Finding accommodation in Göttingen can take some time. Be prepared to pay 2-3 month’s rent as a deposit if you want to move into a flat.
Scientific Meeting Center
You may also rent a guest room or a flat for a maximum of four months at the start of your time at the Institute at our Scientific Meeting Center
Please ask your contact person at MPI-DS or the departments’ secretary to provide you with the necessary paperwork for renting accommodation here.
Searching for accommodation on the Internet
To search for flats or houses, you might want to use these links:
Please note that housing advertised here is usually rented by estate agents. These pages are usually in German.
For those who are coming to Göttingen alone, living in a shared apartment (Wohngemeinschaft, usually abbreviated as ‘WG’) is often a good option since it helps to reduce the rent and makes it easier to meet people. You should be aware that WG rooms are often unfurnished. A useful website is:
Some websites and ads are in German only, but most people you contact will understand English. There are no upfront fees for renting a room in a WG. However, you should expect to pay a cautionary deposit, usually the equivalent of 2-3 month’s rent.
See also blackboards at the university for advertisings.
If you intend to stay in Germany for only a short time, you might consider temporary accommodation in the form of a sublet. Sublets can generally be found under the terms “Untermiete” or “Zwischenmiete”. This means that the flat or rooms are sublet and you sign a contract with the tenant, not the landlord.
If you are enrolled at the Georg-August-University of Göttingen, you can apply for accommodation in student residences. These reach from single rooms to flats or shared apartments. You can find all information on the Webpages of the Studentenwerk. Please note that MPI-DS is not responsible for this offer nor connected with the administration of the student residences.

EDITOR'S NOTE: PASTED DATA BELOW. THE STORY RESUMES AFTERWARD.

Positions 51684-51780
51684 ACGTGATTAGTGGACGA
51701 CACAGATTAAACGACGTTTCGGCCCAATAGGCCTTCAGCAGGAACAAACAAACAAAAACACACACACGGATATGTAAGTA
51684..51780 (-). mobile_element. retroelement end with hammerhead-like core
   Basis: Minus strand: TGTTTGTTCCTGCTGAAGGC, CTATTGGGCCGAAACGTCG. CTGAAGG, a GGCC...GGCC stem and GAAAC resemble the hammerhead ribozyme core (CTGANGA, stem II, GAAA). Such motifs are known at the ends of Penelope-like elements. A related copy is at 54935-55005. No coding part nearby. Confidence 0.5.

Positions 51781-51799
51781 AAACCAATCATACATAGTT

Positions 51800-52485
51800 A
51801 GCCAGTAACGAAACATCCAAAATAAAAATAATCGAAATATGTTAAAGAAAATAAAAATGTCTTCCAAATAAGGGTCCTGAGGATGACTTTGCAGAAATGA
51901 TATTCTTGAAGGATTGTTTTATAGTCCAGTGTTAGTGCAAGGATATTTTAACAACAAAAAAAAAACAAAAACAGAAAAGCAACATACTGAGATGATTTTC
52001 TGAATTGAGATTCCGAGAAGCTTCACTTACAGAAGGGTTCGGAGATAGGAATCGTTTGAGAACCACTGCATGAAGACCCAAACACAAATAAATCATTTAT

a) Warm or cold? (“Warm oder kalt?”)
Rents for unfurnished accommodation are often based on a basic rent (“Kaltmiete” or “kalt”), on top of which you have subsidiary charges added, i.e. the cost of electricity, water, heating and garbage collection. These additional costs are referred to as “Nebenkosten” or “NK”. By contrast, the rent for furnished flats usually includes these subsidiary charges and is referred to as “Warmmiete” or simply “warm”. Therefore, when reading descriptions of accommodation, note that the term “warm” usually includes these additional costs and ”kalt” does not.
b) Furnished, partly furnished or unfurnished? (“Möbliert, teilmöbliert, unmöbliert”).
In Germany you can rent furnished, partly furnished or empty flats. Empty flats can be really empty: sometimes they do not have curtains, lights or even kitchen fittings – often there are only wires hanging out of the ceiling and/or pipes coming out of the wall. Partly furnished rooms have at least some furniture and kitchen fittings. Apartments are rarely offered with furniture, whereas single rooms or rooms in dormitories (student residences) are generally furnished.
Note: The European wall power is 220-230 volts. To use electrical devices with any other voltage requirement, you will need a voltage converter or a travel adaptor